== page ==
Silence in Barcelona; yes, it is possible.
I’m walking up a muddied trail in Parc de Collserola with Jonathan Minchin, a Barcelona resident who usually spends his Sunday mornings working with colleagues at the Institute for Advanced Architecture of Catalunya’s Valldaura Self-Sufficient Lab in the Valldaura section of the park. Part of his Sunday morning routine includes a leisurely ascent of the Collserola ridge’s seaward facing flanks, which sweep down from their modest heights—512 metres at their highest point—to a maze of streets stretching from Molins de Rei to Ciutat Meridiana.
Minchin stops in the middle of the trail. He looks up to the chocolate green peaks cutting gently against the clear, blue sky. “You really feel...on top of the world,” he says as he describes what it’s like on top of the ridge. “It feels special because we’re in our own world.” He raises his arms up from his side and points to the thick brush around him. “This is ours,” he says. He begins to walk, reaching out to feel a leaf dangling from a trailside branch.
Bringing together nature and a city
Minchin is one of more than two million people this past year who ventured into the park’s approximately 8,000 hectares of space, said Isabel Raventós, manager of public use services and education for the Parc de Collserola Consortium. Parc de Collserola’s motto this year is “Healthy Park, Healthy People,” Raventós said during an interview. “There are scientific studies that show the benefits that city residents receive when they do things in nature,” she said. “It’s great for your health.” Raventós pointed out that a jog down one of Barcelona’s busiest streets doesn’t quite compare to a jog along one of the park’s trails. “Running in the middle of the Diagonal is different than running in Collserola,” she said. “There are no cars here. There’s no smoke.” Raventós and colleague Lluís Cabañeros, head of the Consortium’s environments department, work together to conserve the park’s natural habitats while making them available and compatible with the millions of people who live within a short commute of the park’s expanse. Though a staggering number of pavement-weary feet scramble and saunter along the park’s maze of trails, pockets of peace—and surprise—exist for Barcelona residents eagerly awaiting the warmer weather of spring.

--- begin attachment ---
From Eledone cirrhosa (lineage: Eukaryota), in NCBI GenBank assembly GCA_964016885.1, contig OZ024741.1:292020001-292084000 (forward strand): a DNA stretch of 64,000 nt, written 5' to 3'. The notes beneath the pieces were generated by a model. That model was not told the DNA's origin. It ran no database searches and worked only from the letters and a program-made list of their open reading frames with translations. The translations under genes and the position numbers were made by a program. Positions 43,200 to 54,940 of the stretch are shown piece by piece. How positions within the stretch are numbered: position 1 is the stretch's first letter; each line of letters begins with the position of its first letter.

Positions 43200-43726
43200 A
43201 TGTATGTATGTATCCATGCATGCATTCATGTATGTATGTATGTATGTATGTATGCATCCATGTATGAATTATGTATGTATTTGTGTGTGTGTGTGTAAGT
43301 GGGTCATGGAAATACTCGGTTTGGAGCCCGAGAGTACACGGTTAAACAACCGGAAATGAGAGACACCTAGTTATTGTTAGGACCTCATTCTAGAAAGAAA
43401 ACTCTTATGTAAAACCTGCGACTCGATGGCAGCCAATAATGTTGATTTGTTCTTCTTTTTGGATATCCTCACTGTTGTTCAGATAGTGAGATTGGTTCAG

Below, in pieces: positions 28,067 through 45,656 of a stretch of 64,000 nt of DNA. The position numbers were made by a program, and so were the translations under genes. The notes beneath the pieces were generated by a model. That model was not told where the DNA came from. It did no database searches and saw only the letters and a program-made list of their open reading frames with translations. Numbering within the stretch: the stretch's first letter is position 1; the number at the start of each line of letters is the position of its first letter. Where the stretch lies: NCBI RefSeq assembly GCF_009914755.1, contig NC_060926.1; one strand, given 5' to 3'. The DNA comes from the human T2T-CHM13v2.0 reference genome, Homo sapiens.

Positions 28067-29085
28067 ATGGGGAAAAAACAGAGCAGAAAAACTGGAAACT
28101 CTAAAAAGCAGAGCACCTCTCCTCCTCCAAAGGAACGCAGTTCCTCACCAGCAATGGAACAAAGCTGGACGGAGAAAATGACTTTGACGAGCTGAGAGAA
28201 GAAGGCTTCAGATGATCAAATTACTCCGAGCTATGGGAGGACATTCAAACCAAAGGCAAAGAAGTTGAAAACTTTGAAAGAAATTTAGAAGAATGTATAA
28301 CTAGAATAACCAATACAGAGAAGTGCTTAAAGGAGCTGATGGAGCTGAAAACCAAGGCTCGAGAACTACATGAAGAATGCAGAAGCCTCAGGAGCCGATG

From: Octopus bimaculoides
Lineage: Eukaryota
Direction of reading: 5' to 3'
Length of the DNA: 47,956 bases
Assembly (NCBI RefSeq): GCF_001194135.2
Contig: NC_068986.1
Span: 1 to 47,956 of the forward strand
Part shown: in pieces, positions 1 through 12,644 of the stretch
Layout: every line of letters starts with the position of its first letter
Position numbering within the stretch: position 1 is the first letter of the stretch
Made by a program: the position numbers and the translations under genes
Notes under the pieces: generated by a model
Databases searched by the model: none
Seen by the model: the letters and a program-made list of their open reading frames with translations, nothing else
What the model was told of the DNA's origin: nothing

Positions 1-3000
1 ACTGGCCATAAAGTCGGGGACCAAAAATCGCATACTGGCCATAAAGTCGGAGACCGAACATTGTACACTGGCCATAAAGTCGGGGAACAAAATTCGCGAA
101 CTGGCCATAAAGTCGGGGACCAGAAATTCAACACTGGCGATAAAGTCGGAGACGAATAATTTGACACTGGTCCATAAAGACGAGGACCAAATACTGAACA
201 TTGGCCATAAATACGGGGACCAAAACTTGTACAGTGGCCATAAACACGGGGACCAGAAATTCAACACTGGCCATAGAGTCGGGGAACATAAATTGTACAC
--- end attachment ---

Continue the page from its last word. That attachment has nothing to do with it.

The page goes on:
Cabañeros described one of his favourite sights of the forthcoming season during an interview earlier this year. “In the spring...the leaves on the oaks are growing, and they are new,” he said. “It’s a spectacular green. It’s beautiful.” Amid the staid oaks, he said, live another form of flora much more subtle but equally as brilliant: the orchid. “It’s hard to see them, because there’s not a specific place where they grow,” he said. He took his right hand and set it perpendicular on the table in front of him. He stretched his hand out so that his thumb reached upward and the tip of his pinky finger barely touched the tabletop. “They only get about this high...about 15 centimetres,” he said, with a tinge of fascination in his voice. “I like them because their small flowers sometimes take the form of insects.”